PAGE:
To do: Once you know the meeting platform, make sure you have it mastered before your interview.

To discuss during your interview: Offer to share your screen to show an example of a work project— while at the same time demonstrating your prowess with video conferencing tools.

8. Respecting Feedback

In the age of working remotely, there may not be as many systems in place to obtain feedback (such as yearly performance reviews). Workers may need to ask for feedback, while managers may need to give more feedback than usual as the team adjusts to working off-site. Respecting feedback is on top of the interview skills list that you should learn.

Taking a proactive approach with giving and receiving feedback and incorporating it into your work style is a desirable quality that your employers will note.

To do: Reflect on the positive feedback you’ve received from past employers to bolster your confidence.

To discuss during your interview: Share a time when you received feedback that made you grow in the job. If you’re a manager, share a time when you gave feedback to an employee who needed to better their job performance.

9. Project Management

Staying on task with projects has evolved far past a to-do list, with electronic tools that can track time, manage team workloads, and even do the client billing. While your prospective employer may have its preferred project management program, your experience with any of the various options—whether it’s Basecamp, Teamwork, Smartsheet, or another—will be applicable.

To do: Know which project management software is likely to be used by the industry in which you’re interviewing, and familiarize yourself with its features.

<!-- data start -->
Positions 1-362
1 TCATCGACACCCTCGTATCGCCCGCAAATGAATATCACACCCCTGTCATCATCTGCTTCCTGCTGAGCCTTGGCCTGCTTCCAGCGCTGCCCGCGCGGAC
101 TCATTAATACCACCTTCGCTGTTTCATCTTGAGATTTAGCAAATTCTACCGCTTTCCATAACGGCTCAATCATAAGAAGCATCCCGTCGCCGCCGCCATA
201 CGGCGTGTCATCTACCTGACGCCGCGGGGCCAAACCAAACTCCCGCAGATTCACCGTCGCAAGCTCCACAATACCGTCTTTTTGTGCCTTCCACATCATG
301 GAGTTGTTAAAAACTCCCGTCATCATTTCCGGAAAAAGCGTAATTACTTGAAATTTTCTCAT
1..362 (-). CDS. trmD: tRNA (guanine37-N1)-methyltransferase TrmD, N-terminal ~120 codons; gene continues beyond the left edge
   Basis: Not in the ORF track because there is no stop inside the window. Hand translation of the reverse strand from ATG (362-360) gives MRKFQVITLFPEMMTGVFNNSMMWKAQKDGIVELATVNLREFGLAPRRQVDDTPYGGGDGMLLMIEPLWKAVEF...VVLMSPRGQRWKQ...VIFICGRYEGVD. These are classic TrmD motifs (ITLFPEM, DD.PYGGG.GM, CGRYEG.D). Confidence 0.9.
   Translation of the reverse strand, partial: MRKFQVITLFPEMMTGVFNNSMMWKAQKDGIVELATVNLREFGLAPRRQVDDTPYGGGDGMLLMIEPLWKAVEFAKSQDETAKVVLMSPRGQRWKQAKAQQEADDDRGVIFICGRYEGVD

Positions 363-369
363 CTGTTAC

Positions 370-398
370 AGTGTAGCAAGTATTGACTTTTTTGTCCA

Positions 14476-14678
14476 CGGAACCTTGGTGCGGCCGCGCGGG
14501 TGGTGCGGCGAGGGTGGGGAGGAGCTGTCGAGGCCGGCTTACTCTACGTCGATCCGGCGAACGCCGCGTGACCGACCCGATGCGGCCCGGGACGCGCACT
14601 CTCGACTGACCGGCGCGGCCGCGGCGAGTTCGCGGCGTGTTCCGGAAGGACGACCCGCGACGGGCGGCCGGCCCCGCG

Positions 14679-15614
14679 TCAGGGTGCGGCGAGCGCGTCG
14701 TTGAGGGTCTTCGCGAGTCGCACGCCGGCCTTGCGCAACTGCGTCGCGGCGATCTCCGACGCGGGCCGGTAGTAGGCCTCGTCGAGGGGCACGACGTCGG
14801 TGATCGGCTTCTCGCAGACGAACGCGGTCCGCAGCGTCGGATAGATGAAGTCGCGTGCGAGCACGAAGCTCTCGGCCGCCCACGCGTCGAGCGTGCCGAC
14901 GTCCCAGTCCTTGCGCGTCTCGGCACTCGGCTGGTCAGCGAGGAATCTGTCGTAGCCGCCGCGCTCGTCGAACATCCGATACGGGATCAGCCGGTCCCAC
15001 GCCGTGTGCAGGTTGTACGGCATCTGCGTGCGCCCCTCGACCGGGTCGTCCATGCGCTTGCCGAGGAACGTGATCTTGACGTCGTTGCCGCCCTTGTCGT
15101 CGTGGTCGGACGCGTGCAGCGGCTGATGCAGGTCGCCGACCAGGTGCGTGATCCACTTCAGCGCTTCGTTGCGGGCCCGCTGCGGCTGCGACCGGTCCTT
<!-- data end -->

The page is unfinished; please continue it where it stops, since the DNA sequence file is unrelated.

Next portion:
To discuss during your interview: Highlight a project management feature that is particularly useful in helping you excel in your work, and explain how you utilize it.

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10. Staying up to Speed

Employers expect their remote workers to be technically proficient so that technology runs smoothly and doesn’t create work disruptions. Bosses count on remote workers to know enough about their systems to manage them without relying on the help of overworked IT staff.

To do: Make sure you have a fast internet connection and have a back-up plan, such as a second computer or other tethered devices.

To discuss during your interview: Note that you are diligent about keeping your computer and software up to date.

11. Attention to Cybersecurity Issues

“Virus” is a loaded term these days. Spreading a computer virus in your company, however, will not only bring productivity to a halt, but it will also make you a pariah. While working from public places using free Wi-Fi (with uneven security provisions) has waned, in pre-pandemic times, coffee shops accounted for 62 percent of Wi-Fi security breaches.

To do: Keep antivirus software updated and don’t download software without verifying its authenticity.

To discuss during your interview: Emphasize your awareness of cybersecurity risks and your care in taking necessary safety measures.

12. Teamwork

Work relationships now mostly happen in virtual settings, yet employers value team-oriented workers.

Being a part of a team gives you a sense of connection and shared purpose. A well-honed team understands how mutual reliance makes the sum of its parts greater than when individuals act on their own, improving the end product.

To do: Take stock of your attributes as a team player and where you can cultivate skills that will enable you to work more collaboratively.

To discuss during your interview: Inquire about the company’s culture and how it encourages a sense of community despite working remotely.

Final Thoughts

Preparing for remote positions available in today’s job market will mean honing your interview skills to highlight your technical abilities as well as your adaptability. By adhering to these To-Do’s and perfecting your online interview skills and charisma, you will rise above the competition and win over any prospective employer.

More Tips to Improve Your Interview Skills

Featured photo credit: Christina @ wocintechchat.com via unsplash.com